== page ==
Bookshops in a Modern World.

Tombland Books
Tombland Books

I’m looking at the words on the page, they are a brooding ugly mass, lacking space and any sense of white space. It matters to me how they look on the page. The words today have taken over the cleanliness of the space. So, do I find space in here, or leave it like the corporate masses I am thinking about, an unkind lump looking only for profit? This is about as long as a piece of writing get for me, so as time goes on it will get stripped more and more. This is the fifth incarnation since it has arrived on my laptop from the notebook, there will be more I am sure.


Hard to imagine the silence amongst the shelves,
the butterfly leafing of pages on my first visit
to a bookshop filled with new printed
paper and dusty books piled in corners.
Now we are in a stripped down, sweating
in the aisles heat of sales pitches that causes
the words to curl and lift from the page.
Books become half price, full of cheap half ideas
lurking among piles of calendars and postcards,
teacups and kindles. Bookshops full of coffee
sounds and coffee smells, where readers huddle
against the press of long dead, cold, unread books.
So many flavoured covers, slot machine literature
trying to grab your passing eyes with electric flashes
of colour and a fancy typeface.

Only the classics have any confidence in their plain brown wrappers.

There are browsers here, chewing pages, flicking
corners over, waiting to be overtaken by a whispering
type, never to be read but ordered on the shelves.
The idea of the story collection is better than the time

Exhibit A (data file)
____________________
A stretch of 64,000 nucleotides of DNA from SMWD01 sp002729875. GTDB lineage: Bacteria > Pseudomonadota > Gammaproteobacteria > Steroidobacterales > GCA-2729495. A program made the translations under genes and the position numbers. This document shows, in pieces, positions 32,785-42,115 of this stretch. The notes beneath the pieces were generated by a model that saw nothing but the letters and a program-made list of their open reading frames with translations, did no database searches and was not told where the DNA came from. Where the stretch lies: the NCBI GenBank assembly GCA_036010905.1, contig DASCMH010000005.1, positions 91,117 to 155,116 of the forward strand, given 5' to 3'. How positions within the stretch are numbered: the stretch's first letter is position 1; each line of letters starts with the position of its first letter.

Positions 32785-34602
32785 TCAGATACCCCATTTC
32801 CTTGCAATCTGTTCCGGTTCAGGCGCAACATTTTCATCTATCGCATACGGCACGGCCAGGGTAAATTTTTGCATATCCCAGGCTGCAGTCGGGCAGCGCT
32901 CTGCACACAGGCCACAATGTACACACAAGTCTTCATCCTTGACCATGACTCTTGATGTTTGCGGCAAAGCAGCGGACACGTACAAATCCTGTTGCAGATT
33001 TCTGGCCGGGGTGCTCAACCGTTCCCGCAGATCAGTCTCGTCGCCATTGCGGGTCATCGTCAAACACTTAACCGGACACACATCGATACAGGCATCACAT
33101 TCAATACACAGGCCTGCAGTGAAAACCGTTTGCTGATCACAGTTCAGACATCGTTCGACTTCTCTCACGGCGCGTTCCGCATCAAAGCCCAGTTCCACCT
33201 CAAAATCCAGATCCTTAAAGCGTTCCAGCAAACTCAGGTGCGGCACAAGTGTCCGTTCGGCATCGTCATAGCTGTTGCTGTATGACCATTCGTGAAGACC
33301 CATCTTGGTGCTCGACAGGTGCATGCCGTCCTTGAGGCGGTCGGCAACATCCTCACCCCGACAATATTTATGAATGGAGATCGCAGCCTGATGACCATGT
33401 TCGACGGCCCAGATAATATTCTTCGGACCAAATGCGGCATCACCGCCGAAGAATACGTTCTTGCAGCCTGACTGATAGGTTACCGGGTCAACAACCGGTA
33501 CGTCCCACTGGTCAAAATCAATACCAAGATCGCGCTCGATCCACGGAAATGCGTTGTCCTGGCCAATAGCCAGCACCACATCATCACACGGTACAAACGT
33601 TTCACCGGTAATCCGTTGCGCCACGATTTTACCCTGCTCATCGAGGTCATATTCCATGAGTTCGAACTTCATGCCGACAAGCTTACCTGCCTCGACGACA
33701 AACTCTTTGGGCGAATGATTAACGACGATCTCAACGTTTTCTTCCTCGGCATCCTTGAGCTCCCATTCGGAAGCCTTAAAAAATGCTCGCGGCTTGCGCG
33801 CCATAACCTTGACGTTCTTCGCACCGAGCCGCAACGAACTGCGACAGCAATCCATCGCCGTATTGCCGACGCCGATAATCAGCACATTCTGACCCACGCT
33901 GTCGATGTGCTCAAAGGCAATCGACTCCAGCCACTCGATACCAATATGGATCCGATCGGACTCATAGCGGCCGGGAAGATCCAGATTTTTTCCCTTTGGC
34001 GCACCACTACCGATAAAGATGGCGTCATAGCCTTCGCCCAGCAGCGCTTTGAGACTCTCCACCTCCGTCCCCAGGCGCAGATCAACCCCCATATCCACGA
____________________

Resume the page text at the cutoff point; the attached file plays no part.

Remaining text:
taken to read. Nobody comes here to talk of the finer
points of bound print, of the white space between
paragraphs. Reading is consumption, single ideas
stretched to the life of a character. A generation
changed to fast food merchandise stories, held captive
by movie rights and slowly dying as each page turns
towards the end-plate, a plank page that is less than
the space between words. There is no sequel now,
simply a bookseller word pusher, a few thousand,
cut and mixed with pulp fiction where old sci-fi leaks
from the seams of repackaged DVD screen-shots.
Words here are spread to maximum, sugar sweet
and cheaply addictive, two for one buying is used
when the coffee shop is busy, though not with
long stayers, just the meet me in five phone texters.
And I’m here already, not reading, mourning
the visits, where aisles were books and people read standing.


5 thoughts on “Bookshops in a Modern World.

  1. I can literally smell the pages of bookstore as I read this. It saddens me that bookstores are in such a tenuous situation. Perhaps, it will take losing them before we realize their importance. I hope I’m not around to watch them disappear.

    Meanwhile, I shall bide my time at my favorite bookshop.


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